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FHSU events make impact




It was his second time around. But Brett Bruner said it was better than the first.

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It was his second time around. But Brett Bruner said it was better than the first.

Bruner arrived on the Fort Hays State University campus for a new job in the fall of 2012, just in time for fall orientation.

The newly created position of director of persistence and retention includes leading new FHSU students in the "First Year Experience" initiative, part of the Tiger Impact orientation program.

After four years as director of student life at Baker University in Baldwin City, Bruner hit the ground running at FHSU, participating in events that encompass pre-enrollment through a four-day fall orientation period.

"Research shows that the first four weeks are crucial for our students' success," Bruner said, adding FHSU's Augustfest events provide such activities through the end of the month and into September.

"If we can get (students) more familiar with organizations and people on campus, we're more likely to retain those students," Bruner said.

If the first week on campus is any indication, FHSU's graduating class of 2017 could be a whopper.

This year's orientation period brought out more students than ever before.

Hundreds of students filled Lewis Field Stadium for an activity called PlayFair at the end of move-in day Thursday.

Approximately 835 freshman then attended Friday morning's orientation presentation in Sheridan Hall, where they learned about academic expectations, campus services and a variety of other information about FHSU. They continued to participate in activities through the weekend,

The "First Year Experience" initiative also includes a program for transfer students called "TRANSFERmation."

David Bartlett, a transfer from Cowley Community College in Arkansas City, missed some of TRANSFERmation events because of another commitment. So he attended some of the freshman events, including PlayFair, a get-to-know-others event put on by a company from California that travels to college campuses as part of student orientation programs.

Students were called down from the stands at Lewis Field Stadium to form a long line around the field, and they met a lot of new people as the PlayFair representative led through various games and activities.

"It was nice to see (hundreds) of people in the same place as me, all of us going away from home for the first time," Bartlett said. "None knew very many people, and it was a great way to meet others."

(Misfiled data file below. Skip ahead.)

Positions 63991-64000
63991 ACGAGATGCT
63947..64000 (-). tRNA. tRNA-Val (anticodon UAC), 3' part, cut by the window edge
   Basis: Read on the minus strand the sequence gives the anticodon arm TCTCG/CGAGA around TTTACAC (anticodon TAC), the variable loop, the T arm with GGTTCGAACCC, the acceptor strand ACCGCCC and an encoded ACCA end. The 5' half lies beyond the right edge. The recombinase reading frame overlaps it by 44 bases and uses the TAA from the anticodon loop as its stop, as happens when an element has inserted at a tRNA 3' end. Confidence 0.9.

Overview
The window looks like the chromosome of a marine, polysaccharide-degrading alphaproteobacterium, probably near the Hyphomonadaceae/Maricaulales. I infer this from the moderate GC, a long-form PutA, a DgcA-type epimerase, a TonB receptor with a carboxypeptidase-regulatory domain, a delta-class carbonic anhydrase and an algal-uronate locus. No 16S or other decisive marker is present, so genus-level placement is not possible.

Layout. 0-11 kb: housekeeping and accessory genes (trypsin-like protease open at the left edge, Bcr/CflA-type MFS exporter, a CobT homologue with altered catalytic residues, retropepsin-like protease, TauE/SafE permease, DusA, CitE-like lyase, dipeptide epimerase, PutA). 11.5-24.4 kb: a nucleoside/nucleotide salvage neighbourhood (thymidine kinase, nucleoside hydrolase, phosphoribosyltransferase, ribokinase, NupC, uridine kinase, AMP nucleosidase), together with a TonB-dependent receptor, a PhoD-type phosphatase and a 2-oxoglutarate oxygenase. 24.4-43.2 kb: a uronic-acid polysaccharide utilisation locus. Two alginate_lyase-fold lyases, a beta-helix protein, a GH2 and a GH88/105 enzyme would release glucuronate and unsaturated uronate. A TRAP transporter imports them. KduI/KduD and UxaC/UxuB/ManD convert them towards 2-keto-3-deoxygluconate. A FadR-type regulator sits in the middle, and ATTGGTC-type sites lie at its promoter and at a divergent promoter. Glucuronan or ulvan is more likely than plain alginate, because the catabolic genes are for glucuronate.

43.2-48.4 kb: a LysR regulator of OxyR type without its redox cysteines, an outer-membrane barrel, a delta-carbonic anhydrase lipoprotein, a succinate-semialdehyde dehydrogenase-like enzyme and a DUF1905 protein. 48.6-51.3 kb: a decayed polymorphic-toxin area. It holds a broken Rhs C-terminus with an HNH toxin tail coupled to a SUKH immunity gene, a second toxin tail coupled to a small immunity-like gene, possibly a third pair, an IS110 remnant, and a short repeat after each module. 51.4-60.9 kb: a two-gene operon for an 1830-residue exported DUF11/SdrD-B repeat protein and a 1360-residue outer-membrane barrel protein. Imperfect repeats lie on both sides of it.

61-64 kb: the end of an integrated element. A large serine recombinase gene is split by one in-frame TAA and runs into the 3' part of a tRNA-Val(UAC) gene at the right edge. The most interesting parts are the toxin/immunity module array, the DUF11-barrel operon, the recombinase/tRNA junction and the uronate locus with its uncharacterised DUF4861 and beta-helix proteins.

Bruner estimated between 600 and 700 students participated in PlayFair this year.

"I think it helped me a lot," meeting new people, said David Nitsch, a freshman from Burlington, Colo. "Plus, it was a lot of fun."

Bartlett said he "was set on Fort Hays since my junior year in high school," but decided to save money by living at home and attending Cowley for his first two years of college.

"A Fort Hays rep had come to my high school, and they showed me the communication disorders program," he said. "And I fell in love with Fort Hays' program."

Bartlett said another factor of choosing FHSU, which "also has what you need for a good, solid education," was its affordability. FHSU has the lowest tuition of all the Kansas Board of Regents institutions.

Nitsch was similarly impressed with the school from the beginning.

"The (FHSU) recruiter who came to my school did a really good job of explaining the university," he said. "And the price just blew Colorado out of the water."

Nitsch was able to take advantage of the contiguous states resident tuition program -- for students from the four states bordering Kansas -- where students pay less than half the cost of tuition for out-of-state residents.

"Then I came here to visit and met with the instructors, and I really liked all of them," said Nitsch, who plans to major in agriculture business.

"That made my decision pretty easy."

Bruner knows the feeling.

"I wore a lot of hats there," Bruner said. "Here, I'm able to zero in and focus on our first-year students and work closely with them."